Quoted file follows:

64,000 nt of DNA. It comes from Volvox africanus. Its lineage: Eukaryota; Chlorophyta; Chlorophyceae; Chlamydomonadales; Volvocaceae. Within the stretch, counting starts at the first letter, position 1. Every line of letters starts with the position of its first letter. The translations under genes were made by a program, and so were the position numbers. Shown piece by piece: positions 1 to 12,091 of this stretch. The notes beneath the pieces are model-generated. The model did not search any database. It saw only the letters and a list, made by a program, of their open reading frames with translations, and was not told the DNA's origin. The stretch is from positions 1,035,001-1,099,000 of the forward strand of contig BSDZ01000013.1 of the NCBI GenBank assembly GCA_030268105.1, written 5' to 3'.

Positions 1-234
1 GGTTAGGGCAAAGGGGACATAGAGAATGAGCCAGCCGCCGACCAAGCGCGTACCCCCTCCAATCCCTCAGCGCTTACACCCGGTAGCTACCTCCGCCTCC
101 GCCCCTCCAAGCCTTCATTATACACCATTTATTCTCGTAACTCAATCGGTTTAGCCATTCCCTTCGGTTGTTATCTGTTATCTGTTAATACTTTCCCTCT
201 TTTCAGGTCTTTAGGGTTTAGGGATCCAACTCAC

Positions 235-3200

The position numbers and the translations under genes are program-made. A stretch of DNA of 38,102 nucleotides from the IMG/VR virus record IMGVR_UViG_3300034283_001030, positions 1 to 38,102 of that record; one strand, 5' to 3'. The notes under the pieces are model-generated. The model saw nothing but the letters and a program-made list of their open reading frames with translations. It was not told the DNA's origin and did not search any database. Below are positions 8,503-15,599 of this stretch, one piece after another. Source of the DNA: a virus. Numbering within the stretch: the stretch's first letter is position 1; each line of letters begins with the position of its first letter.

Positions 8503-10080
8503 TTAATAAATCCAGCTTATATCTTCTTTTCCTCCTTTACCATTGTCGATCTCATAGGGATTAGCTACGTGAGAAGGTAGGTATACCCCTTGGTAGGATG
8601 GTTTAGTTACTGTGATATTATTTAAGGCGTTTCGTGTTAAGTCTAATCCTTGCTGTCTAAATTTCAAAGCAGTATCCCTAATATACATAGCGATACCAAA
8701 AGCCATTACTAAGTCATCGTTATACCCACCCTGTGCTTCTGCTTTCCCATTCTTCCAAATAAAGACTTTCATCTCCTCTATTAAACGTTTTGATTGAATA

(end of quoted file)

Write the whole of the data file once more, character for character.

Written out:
64,000 nt of DNA. It comes from Volvox africanus. Its lineage: Eukaryota; Chlorophyta; Chlorophyceae; Chlamydomonadales; Volvocaceae. Within the stretch, counting starts at the first letter, position 1. Every line of letters starts with the position of its first letter. The translations under genes were made by a program, and so were the position numbers. Shown piece by piece: positions 1 to 12,091 of this stretch. The notes beneath the pieces are model-generated. The model did not search any database. It saw only the letters and a list, made by a program, of their open reading frames with translations, and was not told the DNA's origin. The stretch is from positions 1,035,001-1,099,000 of the forward strand of contig BSDZ01000013.1 of the NCBI GenBank assembly GCA_030268105.1, written 5' to 3'.

Positions 1-234
1 GGTTAGGGCAAAGGGGACATAGAGAATGAGCCAGCCGCCGACCAAGCGCGTACCCCCTCCAATCCCTCAGCGCTTACACCCGGTAGCTACCTCCGCCTCC
101 GCCCCTCCAAGCCTTCATTATACACCATTTATTCTCGTAACTCAATCGGTTTAGCCATTCCCTTCGGTTGTTATCTGTTATCTGTTAATACTTTCCCTCT
201 TTTCAGGTCTTTAGGGTTTAGGGATCCAACTCAC

Positions 235-3200

The position numbers and the translations under genes are program-made. A stretch of DNA of 38,102 nucleotides from the IMG/VR virus record IMGVR_UViG_3300034283_001030, positions 1 to 38,102 of that record; one strand, 5' to 3'. The notes under the pieces are model-generated. The model saw nothing but the letters and a program-made list of their open reading frames with translations. It was not told the DNA's origin and did not search any database. Below are positions 8,503-15,599 of this stretch, one piece after another. Source of the DNA: a virus. Numbering within the stretch: the stretch's first letter is position 1; each line of letters begins with the position of its first letter.

Positions 8503-10080
8503 TTAATAAATCCAGCTTATATCTTCTTTTCCTCCTTTACCATTGTCGATCTCATAGGGATTAGCTACGTGAGAAGGTAGGTATACCCCTTGGTAGGATG
8601 GTTTAGTTACTGTGATATTATTTAAGGCGTTTCGTGTTAAGTCTAATCCTTGCTGTCTAAATTTCAAAGCAGTATCCCTAATATACATAGCGATACCAAA
8701 AGCCATTACTAAGTCATCGTTATACCCACCCTGTGCTTCTGCTTTCCCATTCTTCCAAATAAAGACTTTCATCTCCTCTATTAAACGTTTTGATTGAATA